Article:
Is recycling really the answer to the plastic deluge?

Plastic Atlas

While the call for consumers to recycle plastic waste is loudly and widely proclaimed by governments and producers, it is only part of the solution to a crisis caused by the proliferation of plastic materials and their ability to endure. What else needs to be done? 

Ahsim Kumar Mukhopadhyay - Preparing for Recycling

Plastics' once-lauded durability has turned into a disposal nightmare. Highly difficult to break down, such materials have polluted land and ocean, harming both humans and animals. Yet of the 8.3 billion tonnes of plastics produced since the 1950s, only nine percent have been recycled. The rest have ended up in incinerators, landfills, or contaminating nature.

If plastic production and consumption continues at the current rate, and the plastic waste issue is not tackled, there is estimated more plastic than fish by 2050. What’s worse is that it is still not the peak of plastic production – NGO Greenpeace estimated that plastic production will double by 2050 and will only peak in 2100.

In Asia-Pacific, the issue is particularly challenging. The region now produces nearly half of the world’s 300 million tonnes of plastic waste each year. It also Imports large quantities of additional plastic waste from around the globe. China was previously the largest single country importer of plastic waste worldwide. But even after China implemented its plastic import ban at the start of 2018, the problem has remained, with several Southeast Asian nations becoming key plastic waste importers instead. Malaysia, for example, has turned into one of the world’s primary destinations.


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Limitations of recycling

As Asia-Pacific as a whole scrambles to handle mountains of domestic and/or overseas plastic waste, can recycling come to the rescue? Sadly, not at the moment.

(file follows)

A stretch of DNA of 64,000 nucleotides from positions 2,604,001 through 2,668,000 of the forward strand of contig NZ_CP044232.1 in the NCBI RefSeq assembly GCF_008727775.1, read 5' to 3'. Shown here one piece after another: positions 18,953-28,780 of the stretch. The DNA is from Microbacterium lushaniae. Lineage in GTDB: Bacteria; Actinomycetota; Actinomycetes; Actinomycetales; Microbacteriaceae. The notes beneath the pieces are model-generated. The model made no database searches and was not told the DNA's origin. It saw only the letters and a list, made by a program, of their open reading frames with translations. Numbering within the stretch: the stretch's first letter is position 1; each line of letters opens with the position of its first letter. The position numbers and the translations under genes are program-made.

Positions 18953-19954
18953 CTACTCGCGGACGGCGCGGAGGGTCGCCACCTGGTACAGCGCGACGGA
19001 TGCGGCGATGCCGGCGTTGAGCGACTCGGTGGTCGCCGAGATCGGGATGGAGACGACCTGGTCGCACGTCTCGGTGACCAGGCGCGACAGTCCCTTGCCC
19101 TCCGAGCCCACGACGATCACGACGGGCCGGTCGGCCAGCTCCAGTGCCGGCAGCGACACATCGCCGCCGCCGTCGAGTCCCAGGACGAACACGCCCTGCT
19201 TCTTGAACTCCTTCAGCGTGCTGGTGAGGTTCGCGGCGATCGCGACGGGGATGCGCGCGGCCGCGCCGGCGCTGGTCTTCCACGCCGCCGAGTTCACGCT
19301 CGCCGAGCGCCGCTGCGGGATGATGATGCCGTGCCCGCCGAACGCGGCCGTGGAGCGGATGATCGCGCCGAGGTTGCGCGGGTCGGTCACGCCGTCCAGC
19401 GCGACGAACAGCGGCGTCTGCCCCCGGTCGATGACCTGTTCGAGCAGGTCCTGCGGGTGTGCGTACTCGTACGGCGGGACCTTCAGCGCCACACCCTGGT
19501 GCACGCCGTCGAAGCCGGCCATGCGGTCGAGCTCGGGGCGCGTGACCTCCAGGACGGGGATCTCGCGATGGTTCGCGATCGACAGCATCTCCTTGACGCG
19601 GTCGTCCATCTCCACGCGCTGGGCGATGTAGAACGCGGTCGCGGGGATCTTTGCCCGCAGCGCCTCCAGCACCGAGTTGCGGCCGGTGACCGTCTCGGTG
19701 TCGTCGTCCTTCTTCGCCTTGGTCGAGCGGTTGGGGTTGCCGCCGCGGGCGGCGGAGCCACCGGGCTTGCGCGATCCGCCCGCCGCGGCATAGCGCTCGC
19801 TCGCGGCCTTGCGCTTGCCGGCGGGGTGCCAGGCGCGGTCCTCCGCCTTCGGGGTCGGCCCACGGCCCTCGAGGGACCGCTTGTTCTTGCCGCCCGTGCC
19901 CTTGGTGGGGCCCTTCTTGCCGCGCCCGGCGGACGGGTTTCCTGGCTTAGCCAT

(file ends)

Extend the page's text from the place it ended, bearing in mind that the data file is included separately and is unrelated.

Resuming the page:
Before COVID-19, even the region's developed economies only achieved a recycling rate of about 20 percent. An even lower rate is now likely, given the slower or roll back in recycling being reported in several Asian countries Asia during the pandemic. The small percentage is partly attributed to the difficulty in recycling plastics. Some materials, including those used in mass items such as plastic bags, straws, and coffee cups cannot be recycled. For those that can, the quality diminishes each time they undergo the recycling process.

Satyarupa Shekhar, Asia-Pacific Coordinator from Break Free From Plastic, a green NGO founded in the Philippines, said that plastics are only supposed to be recycled two to three times. They also often need the assistance of “virgin plastics” to keep up the quality. Virgin plastics refer to new plastics and the resin from a petrochemical feedstock, such as oil, used to create them. “Plastics are not meant to be re-used multiple times without adding virgin plastics,” Shekhar said.

Plummeting oil prices in recent years have further complicated the recycling landscape. This has lowered the cost of using virgin plastics to less than recycled plastics, reducing companies’ incentive to use recycled materials to save money. 

Thermal and chemical methods

Many countries in Asia-Pacific have turned to burning refuse, including plastics, to try to cope with the enormous quantities of plastic waste. Japan, for example, incinerates 65 percent of its discarded plastics, using thermal recycling  to produce energy.  In 2017, about 34 percent of all waste incineration sites in the country were equipped with power-generating facilities, enough to cover the electricity consumption in 3.1 million local households.

Yet, to keep these incinerators going, even recoverable plastics are fed in to keep up the heat, according to Akira Sakano, a board member of the Zero Waste Japan Institute. “For most municipalities in Japan, the incinerator’s temperature goes down with organic waste. To maintain a high temperature, plastics need to be burnt together, so the incentives to segregate plastic waste are low.”

Meanwhile, a 2018 report from the Global Alliance for Incinerator Alternatives (GAIA) pointed out that waste-to-energy incineration releases toxic ash, worsening air and water pollution; and consumes more energy than it produces.    

In a 2020 publication, GAIA also threw additional light on chemical recycling – during which used plastics are broken down with heat, pressure, or depleted oxygen into fuel or building blocks of new plastics. Pyrolysis and gasification of plastic waste can release toxic substances, according to the report. In addition, hey require substantial energy, resulting in a high carbon footprint.